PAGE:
Wednesday, June 13, 2007

Fifteen years ago, at dawn, my son was born. Strangely this morning I woke at about the same time and lay there travelling through those years. It's been hot today, as it was then and if there's any certainty in this sometimes disturbing, sometimes amazing world, it's that on June 13 in Brighton it will be hot. There hasn't been a day when it wasn't.

Fifteen years ago, too, my first pamphlet was published - Black Slingbacks - by Slow Dancer Press run by John Harvey, a lovely man and the creator of Resnick. The title poem of that pamphlet was about a woman being reminded of a man cheating on her as she was going through her accounts. A cheque book stub for a taxi brings back an image of a pair of shoes just inside the door of her boyfriend's flat.

Many people I've talked to have noticed how creativity seems connected to pregnancy and birth. Oh, of course, we moan about not having enough time and there isn't, ever. But I believe your first child comes with emotions you couldn't ever have imagined, energy too, presumably that served a purpose thousands of years ago and which, in our more reliable world can be the impetus for anything you want, as well as child care.

My fourth full length book comes out in October. It's called Commandments and much of it is also about rules being broken, relationships damaged by adultery. But I think it has humour, too, more wisdom than Black Slingbacks, and a wider remit, taking in religion, too, and the mind. I'm reading the proofs now. It's a nerve wracking process. Like having a teenager, maybe. I will have faith in it. That's all I can do.

Sunday, June 10, 2007

Last night, alone on the allotment planting out tomatoes and lettuces, watering and weeding, tasting the first raspberries of the year that always catapault me back to childhood - I have no control over that link whatsoever - I drank a can of lager and listened to magpies. A man walking along the top road said hello and did I know of any interesting sheds? Occasionally, from behind the bank of brambles that shield my patch from the cars, I caught bits of mobile conversation, girls arranging where to meet, discussing types of make-up and who else would be at the party.

My two children were both at parties and now, after years of intense mothering, I'm in another phase where these patches of free time are delivered to me. They feel so precious, I don't like to waste them. What does that mean, to waste time? I want to savour them and put them to some use, to match what I do in this time to how important and special it is. Because it represents the transition they are going through from child to adult. A transition that is at a much earlier stage for my daughter, but my son, 15 this week, is immersed in it.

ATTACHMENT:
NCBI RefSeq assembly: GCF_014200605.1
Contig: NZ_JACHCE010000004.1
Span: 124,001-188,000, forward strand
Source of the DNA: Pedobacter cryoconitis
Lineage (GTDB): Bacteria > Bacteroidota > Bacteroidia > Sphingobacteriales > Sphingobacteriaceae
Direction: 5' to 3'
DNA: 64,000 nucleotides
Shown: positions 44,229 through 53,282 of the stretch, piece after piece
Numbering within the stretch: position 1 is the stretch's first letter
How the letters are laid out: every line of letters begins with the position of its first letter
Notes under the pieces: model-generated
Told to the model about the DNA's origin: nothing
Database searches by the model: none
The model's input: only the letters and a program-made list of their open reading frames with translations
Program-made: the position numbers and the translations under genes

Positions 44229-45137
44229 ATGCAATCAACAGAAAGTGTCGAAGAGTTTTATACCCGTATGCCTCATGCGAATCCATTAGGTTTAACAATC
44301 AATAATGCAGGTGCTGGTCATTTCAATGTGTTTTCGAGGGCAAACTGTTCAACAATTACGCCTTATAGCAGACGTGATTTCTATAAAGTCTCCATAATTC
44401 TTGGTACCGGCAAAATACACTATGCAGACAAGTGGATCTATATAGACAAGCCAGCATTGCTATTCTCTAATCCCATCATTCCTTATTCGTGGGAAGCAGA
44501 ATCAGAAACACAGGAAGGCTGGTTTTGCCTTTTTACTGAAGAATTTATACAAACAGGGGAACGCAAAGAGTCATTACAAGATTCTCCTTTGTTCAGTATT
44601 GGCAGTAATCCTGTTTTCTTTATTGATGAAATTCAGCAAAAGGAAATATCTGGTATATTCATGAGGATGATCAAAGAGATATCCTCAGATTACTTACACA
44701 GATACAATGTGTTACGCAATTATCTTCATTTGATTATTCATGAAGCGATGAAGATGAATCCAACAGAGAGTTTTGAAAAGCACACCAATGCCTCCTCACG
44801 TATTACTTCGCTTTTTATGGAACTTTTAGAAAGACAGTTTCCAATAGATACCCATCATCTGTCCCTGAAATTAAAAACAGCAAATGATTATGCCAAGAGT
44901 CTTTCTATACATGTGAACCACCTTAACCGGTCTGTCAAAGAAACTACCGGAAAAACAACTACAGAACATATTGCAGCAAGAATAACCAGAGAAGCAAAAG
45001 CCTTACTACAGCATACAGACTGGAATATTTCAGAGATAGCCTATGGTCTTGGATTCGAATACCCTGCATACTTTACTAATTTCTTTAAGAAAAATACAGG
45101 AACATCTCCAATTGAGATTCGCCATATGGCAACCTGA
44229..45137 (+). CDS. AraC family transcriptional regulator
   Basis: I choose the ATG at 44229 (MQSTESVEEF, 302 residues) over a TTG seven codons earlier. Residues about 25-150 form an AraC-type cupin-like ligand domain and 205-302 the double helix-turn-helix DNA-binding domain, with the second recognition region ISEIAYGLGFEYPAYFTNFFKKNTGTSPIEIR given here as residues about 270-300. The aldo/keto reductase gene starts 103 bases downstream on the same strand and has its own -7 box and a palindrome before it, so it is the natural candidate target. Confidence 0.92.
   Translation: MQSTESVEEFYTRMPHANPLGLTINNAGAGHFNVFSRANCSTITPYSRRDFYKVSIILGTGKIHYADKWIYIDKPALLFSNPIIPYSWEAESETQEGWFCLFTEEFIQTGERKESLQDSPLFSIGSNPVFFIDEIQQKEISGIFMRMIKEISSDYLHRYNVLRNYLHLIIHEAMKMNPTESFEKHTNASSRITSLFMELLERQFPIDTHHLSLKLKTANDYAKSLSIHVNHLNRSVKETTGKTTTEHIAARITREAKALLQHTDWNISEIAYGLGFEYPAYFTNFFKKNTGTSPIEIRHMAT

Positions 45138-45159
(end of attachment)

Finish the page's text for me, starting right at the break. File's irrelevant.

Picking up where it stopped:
It takes some imagination to cast back so far to that time. I can summon up moments, feelings and atmospheres. The places are easy, they're imprinted, aren't they, on us, those landscapes of childhood and adolescence? I can stand myself in certain spots, the only time travel that's feasible right now, and maybe something happens in my brain to take me back to those moments...

There was the long walk from the Frensham Road to the kennels where I worked. The bus dropped me at the end but then I had to find my way to where I worked so early in the mornings that in winter it was dark. The pond was to my right and to my left were woods. I can't remember if I ran, possibly I did because I do remember the fear and the feeling that I had no choice but to make for work - behind me was the road and more stretches of common leading over the hill to the other pond.

I can remember, too, the phone box on the recreation ground and the swings where I sat with friends. The smell of the horses at Clive's stables and saddle soap in the tack room.

But because it's summer, perhaps my strongest memories right now are walking along the stream, cow parsley almost as tall as me, towards the main road for the 19 bus into town, in a purple crepe skirt and stripey shirt. On the other side of the stream there were some guys cutting the grass. John Mayall's Turning Point was in my head as I walked.

Wednesday, June 06, 2007

My first swim of the summer was last week on the Jurassic coast in Charmouth. It was baptismal, one of my earliest outdoor swims for many years and I lay on my back in the water looking towards the fossil packed cliffs, wanting the moment to stretch forever.

Perhaps it has and I'll come across it again years later preserved for me like a tiny crystallised ammonite neatly defining a grey pebble.

I am writing about a summer when I was 17 and events, thoughts, situations I'd forgotten are emerging as I write, tampered with of course by the years in between. Many of them may only contain elements of so called reality and many of them did not happen at all but I'm placing them there because I want to try and summon up a small village in Brittany, a time in the 1970s and an incredible summer.

The more I write, the more energy I seem to generate for this story I am still reluctant to call a novel, so I've given it a title, The Cathedral. Perhaps none of it is original or will be worth reading. Perhaps I'm only using it to see me through this summer until Commandments appears, to ease me through that time when poems are so hard to write because the to-be-published collection has exhausted the stock of them.